American art underwent radical changes in the first decades of the twentieth century. The romantic urban realists, popularly known as “The Ashcan School” embodied a major shift in subject matter. More radical were those embracing European modernism who represented a revolution in style, with parallel cultural developments in literature, music, and theatre. The New Woman and the suffragists signaled substantial social shifts as well.
A significant group of American artists responded enthusiastically to the new aesthetic possibilities they saw, including Post-Impressionism, Fauvism, Cubism, Futurism, and pure abstraction. They could see experimental work at Alfred Stieglitz’s gallery, “291,” beginning in 1908. The landmark Armory Show in New York, an ambitious display of nearly 1400 works, showed modernism on a large scale in 1913. Those able to travel to Europe saw the newest styles in Paris, Berlin, and Munich. New York was the center of the American avant-garde The artists who gravitated to its bohemian center in Greenwich Village found support and confirmation for their new directions. Gradually more galleries were established and patrons began to collect their work.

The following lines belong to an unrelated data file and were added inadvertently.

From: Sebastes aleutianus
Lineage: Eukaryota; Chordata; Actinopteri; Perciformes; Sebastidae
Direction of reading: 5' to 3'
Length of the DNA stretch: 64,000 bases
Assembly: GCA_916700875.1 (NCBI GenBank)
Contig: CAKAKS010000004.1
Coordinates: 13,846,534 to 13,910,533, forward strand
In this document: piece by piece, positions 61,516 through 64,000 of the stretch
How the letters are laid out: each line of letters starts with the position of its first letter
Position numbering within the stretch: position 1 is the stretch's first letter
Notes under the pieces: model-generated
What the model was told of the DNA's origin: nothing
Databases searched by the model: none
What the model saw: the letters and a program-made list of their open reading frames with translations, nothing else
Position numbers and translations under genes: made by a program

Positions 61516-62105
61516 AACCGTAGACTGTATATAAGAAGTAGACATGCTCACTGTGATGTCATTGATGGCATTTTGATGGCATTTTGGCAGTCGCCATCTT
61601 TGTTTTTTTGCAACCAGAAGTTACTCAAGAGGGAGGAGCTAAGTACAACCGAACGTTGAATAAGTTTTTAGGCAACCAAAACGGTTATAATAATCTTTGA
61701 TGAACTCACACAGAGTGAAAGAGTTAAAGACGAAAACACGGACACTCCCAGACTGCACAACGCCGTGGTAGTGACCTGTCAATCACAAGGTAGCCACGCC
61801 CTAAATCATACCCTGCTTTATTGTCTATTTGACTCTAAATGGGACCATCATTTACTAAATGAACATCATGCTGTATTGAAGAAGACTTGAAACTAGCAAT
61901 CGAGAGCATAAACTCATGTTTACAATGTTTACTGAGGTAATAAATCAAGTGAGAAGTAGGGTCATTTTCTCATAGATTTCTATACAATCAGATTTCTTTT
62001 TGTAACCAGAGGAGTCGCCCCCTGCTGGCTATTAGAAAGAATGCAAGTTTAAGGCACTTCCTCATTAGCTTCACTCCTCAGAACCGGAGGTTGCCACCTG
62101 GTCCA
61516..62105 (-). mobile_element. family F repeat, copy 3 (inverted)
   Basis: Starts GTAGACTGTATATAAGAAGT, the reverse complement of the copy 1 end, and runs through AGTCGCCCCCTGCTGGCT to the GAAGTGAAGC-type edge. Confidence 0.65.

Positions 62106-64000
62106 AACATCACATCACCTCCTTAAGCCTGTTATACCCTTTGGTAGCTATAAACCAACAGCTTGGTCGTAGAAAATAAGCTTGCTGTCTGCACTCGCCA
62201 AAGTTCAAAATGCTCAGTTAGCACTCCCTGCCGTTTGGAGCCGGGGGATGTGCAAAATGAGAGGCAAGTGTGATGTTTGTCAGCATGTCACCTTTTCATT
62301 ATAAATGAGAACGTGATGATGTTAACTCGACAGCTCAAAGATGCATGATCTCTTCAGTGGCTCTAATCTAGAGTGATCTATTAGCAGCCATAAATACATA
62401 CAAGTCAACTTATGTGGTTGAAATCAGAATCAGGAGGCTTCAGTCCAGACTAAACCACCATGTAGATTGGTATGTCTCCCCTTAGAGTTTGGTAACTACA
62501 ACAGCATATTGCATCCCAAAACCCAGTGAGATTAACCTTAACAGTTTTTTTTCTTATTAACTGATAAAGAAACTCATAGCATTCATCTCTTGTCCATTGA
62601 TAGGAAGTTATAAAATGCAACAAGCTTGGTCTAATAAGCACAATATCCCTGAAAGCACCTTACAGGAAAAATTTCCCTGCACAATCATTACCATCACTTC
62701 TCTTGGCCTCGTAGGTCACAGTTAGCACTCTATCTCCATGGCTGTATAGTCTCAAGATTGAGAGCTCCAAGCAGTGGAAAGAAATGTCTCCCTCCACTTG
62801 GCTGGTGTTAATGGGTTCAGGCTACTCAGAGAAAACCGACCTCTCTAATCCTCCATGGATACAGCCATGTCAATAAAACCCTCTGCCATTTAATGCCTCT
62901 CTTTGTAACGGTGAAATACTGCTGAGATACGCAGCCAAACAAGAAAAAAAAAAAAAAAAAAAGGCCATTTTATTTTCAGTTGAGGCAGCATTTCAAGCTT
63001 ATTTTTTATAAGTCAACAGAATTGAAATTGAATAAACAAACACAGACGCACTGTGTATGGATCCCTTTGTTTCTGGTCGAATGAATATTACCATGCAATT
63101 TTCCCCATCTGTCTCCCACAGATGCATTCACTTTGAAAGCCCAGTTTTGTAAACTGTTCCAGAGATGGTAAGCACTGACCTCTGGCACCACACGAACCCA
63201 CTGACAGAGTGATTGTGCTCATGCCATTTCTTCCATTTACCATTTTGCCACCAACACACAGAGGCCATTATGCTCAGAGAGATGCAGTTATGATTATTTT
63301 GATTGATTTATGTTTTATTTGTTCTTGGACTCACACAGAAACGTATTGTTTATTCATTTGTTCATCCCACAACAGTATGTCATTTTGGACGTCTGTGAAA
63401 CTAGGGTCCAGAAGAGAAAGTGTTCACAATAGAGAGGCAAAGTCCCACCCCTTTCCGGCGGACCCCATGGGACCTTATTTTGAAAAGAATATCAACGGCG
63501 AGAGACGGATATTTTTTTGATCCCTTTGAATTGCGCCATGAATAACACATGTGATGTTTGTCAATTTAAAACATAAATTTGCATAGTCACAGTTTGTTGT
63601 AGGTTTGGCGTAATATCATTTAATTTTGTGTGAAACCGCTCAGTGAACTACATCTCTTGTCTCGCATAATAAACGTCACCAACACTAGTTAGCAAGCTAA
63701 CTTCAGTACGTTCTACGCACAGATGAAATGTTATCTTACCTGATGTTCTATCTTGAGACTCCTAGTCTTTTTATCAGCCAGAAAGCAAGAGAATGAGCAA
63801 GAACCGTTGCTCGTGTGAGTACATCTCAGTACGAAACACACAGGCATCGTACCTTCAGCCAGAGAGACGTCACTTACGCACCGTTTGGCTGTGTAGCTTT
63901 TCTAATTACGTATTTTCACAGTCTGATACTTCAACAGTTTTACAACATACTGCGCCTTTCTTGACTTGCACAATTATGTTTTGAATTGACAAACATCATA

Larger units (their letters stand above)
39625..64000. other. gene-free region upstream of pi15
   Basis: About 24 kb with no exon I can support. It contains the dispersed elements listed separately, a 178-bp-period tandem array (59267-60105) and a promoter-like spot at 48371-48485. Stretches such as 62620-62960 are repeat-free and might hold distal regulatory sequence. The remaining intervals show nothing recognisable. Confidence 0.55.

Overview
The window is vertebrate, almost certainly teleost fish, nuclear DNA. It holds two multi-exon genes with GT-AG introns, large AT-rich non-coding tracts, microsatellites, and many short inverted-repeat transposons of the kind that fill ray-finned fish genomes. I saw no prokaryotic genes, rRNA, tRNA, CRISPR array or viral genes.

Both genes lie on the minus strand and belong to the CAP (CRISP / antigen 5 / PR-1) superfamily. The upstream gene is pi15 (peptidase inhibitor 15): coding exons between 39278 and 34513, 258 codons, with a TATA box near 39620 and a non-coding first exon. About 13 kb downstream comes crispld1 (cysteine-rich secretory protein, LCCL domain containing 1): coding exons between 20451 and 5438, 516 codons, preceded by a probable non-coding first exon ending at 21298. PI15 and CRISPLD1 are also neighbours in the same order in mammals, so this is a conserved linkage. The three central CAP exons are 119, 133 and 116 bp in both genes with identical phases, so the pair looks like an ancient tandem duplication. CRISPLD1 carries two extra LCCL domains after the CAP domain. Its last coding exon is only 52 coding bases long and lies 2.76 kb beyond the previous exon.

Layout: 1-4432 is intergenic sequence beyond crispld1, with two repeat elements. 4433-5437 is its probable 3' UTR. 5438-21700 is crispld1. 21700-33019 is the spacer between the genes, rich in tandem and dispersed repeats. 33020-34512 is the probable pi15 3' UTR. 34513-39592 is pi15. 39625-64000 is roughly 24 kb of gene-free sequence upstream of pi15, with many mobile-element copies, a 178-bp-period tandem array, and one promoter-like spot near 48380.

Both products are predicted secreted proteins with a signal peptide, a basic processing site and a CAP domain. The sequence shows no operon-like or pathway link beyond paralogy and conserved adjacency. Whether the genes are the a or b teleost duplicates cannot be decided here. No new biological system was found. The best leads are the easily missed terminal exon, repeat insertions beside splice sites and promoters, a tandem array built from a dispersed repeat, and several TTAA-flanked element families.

Stanton Macdonald-Wright, Santa Monica Canyon, 1919. Oil on canvas. Gift of Pinnacle West Capital Corporation in honor of Bill and Mary Kay Post and the Museum’s 50th Anniversary.